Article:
SM: How do you view the balance between mitigating an audience’s potential sense of loneliness and putting the audience on the spot by pushing them to participate in a role that they didn’t come in to play?  What’s that tension for you?

JF: For the audience participation in Movie Star, my question was, ultimately, “Will they look at themselves on the projection?” That was a driving question – back to being on that bench with that woman.  I wondered, “Who is watching you, and how do you see you?”

SM: For whom are you performing?

JF: And what movie are you in right now?  So, I made a situation where the audience would be in a movie, but wouldn’t have chosen it.  So, would you as the audience try to get your movie face back on?  Would you try to find your light?  Also, I have to say, part of the reason I use audience participation is because it makes me so deeply uncomfortable, and I feel that life is so ultimately uncomfortable.  I’m curious if we can have freedom in that and begin to relax – if I can eventually begin to relax.

SM: It is supremely uncomfortable.  I found myself watching the projection during that section of Movie Star because it was safer.  I was aware that I was doing it.  I was aware that I was hiding by watching the movie because I didn’t want to deal with the live experience.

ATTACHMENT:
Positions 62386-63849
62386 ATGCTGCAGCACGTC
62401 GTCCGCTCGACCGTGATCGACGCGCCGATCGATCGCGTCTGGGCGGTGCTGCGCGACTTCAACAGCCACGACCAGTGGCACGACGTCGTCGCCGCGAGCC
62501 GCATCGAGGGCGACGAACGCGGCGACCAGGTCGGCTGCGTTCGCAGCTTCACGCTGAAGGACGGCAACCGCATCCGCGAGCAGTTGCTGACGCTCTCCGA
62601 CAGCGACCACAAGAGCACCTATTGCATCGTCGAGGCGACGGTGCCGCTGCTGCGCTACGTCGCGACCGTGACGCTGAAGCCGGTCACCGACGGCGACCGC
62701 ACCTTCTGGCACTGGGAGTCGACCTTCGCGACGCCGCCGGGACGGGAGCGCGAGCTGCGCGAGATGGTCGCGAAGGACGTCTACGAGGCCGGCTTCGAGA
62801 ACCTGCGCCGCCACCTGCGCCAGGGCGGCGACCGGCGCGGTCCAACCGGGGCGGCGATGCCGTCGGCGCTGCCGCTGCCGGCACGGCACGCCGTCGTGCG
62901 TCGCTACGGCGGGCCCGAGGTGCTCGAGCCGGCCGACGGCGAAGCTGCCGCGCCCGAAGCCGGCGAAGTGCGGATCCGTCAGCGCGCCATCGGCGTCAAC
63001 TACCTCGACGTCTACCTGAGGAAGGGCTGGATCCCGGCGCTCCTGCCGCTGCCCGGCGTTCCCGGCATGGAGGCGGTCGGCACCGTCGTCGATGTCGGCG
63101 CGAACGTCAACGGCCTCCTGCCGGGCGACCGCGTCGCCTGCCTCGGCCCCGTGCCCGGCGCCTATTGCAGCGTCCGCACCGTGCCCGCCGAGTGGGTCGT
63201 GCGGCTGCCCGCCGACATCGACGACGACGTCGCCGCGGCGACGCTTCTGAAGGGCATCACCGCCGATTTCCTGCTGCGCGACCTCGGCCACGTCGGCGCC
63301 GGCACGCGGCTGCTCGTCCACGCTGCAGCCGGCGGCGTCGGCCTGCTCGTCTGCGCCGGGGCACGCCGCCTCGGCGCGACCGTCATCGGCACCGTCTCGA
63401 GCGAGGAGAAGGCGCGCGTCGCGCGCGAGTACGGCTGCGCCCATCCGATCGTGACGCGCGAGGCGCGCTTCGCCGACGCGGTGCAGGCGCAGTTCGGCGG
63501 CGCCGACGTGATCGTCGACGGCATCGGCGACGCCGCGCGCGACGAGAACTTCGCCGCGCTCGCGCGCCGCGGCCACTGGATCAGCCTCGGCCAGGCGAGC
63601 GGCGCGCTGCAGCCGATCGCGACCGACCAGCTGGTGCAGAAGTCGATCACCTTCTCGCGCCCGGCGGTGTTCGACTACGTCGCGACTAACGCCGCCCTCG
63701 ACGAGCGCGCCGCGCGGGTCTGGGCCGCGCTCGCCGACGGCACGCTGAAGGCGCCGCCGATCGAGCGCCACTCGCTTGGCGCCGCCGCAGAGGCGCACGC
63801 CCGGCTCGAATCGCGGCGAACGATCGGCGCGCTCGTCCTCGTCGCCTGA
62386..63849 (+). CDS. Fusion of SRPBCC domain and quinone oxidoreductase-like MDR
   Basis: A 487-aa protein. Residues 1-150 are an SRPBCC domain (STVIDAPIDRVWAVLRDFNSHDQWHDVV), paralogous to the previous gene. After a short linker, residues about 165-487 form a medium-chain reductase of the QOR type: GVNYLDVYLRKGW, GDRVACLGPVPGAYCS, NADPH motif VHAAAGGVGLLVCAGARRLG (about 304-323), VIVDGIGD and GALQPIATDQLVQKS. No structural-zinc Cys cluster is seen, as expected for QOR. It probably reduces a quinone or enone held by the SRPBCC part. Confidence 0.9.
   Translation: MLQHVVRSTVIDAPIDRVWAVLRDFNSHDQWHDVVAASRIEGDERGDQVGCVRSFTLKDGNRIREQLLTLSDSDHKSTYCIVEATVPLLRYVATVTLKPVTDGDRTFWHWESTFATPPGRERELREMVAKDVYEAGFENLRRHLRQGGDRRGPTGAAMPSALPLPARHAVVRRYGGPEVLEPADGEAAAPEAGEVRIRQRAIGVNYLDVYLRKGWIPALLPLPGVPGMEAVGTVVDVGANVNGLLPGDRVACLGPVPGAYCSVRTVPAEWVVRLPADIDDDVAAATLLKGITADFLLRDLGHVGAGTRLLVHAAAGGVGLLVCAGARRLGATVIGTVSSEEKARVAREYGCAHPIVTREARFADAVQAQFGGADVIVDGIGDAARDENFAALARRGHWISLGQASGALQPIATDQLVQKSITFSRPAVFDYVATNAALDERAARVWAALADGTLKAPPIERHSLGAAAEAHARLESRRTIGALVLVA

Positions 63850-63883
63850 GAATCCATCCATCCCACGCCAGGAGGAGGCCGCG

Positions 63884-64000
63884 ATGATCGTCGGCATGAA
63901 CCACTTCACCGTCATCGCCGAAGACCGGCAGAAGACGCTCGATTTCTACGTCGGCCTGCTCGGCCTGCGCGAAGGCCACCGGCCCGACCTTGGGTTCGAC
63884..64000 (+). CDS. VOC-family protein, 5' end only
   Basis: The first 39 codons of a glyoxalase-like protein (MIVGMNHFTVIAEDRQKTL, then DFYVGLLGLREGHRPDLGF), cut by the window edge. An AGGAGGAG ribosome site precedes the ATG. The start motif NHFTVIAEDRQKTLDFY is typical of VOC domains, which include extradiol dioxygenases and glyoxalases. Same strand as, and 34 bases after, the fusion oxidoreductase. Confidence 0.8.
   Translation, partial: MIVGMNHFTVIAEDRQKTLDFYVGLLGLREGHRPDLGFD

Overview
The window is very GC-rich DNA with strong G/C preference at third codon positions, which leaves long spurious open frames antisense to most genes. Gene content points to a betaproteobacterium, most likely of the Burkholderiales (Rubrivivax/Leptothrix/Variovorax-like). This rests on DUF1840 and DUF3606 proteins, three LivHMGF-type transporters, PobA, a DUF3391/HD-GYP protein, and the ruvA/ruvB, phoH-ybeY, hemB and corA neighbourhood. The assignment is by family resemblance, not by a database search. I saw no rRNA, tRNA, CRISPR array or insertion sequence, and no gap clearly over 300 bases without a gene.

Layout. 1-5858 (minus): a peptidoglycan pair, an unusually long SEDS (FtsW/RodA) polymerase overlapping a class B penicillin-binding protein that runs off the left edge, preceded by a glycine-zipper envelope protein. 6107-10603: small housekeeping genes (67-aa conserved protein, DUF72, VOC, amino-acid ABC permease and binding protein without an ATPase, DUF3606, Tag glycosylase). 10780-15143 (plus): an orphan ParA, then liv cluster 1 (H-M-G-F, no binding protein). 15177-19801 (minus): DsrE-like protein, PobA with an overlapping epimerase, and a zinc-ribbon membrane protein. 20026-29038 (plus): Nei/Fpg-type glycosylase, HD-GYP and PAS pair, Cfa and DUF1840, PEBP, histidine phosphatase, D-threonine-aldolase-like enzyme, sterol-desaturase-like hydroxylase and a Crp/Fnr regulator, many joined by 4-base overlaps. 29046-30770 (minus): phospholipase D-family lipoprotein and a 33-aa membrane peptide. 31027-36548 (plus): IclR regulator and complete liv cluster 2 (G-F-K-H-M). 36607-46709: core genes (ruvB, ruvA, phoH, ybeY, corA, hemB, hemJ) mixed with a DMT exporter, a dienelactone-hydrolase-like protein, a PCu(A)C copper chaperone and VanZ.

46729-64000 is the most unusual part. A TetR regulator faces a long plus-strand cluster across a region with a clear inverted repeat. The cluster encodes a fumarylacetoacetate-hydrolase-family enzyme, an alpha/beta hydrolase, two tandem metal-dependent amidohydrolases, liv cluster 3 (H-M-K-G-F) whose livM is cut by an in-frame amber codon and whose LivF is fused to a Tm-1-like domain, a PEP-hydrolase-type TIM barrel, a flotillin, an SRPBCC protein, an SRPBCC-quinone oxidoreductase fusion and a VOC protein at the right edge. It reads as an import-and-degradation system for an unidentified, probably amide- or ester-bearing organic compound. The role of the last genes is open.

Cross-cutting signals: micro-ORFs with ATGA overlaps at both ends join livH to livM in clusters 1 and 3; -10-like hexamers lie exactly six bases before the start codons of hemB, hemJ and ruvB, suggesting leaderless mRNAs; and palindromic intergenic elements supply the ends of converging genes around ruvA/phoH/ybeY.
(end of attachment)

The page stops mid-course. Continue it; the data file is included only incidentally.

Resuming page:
JF: That was also why I had the platform as far as I could in one direction and the screen as far as I could in the other because I wanted it to be sort of a tennis match.  Actually, I did that in Death is Certain as well.  Death is Certain is based this technique EMDR, which tries to trigger your left side and your right side to open you up to access memory.  So, even the choreography of Death is Certain, sometimes is set with timing for that.

SM: It’s interesting that there’s that layer of technical investigation in addition to what’s more clearly an emotional investigation.

JF: That’s the hidden part.  The pieces always have these real technical elements to them, but that’s my secret!  Ultimately I’m using the technical elements to hold the emotional and physical rigor.   In Movie Star there’s a layer where the film is delayed just slightly, so that you’re never able to watch it in real time.  You can see the performance in real time, but the movie happens just behind, so there’s this other layer that tricks the mind.  I was interested in how the film could look more beautiful than the performance.

SM: I think culturally right now we are caught up in an idea that the record of an experience becomes more important – more “real” – than the actual experience. That goes back to what you were saying before about having a critical mind when you go into a performance instead of just being able to watch.  You’re already thinking about what you’ll say after the show – you’re already at the end.

JF: The end of Death is Certain was originally a three-page sermon about why I started to make the piece.  I really wanted to just expose everything, and when it got down to the wire, I realized that I had just done that.  I just spent the last 60 minutes doing that.  That ending became very layered because that’s how I imagine death – it’s just that pause, that break.  It’s just a blackout when you’re in the middle of something and it’s over.

SM: It was a great choice: not to do the three-page sermon.

JF: Tell me about it.

SM: The unexpected cut-off fit your content perfectly.  Plus, it’s just a great, old performance trick to “leave them wanting more.”  Dramaturgically, it was very smart.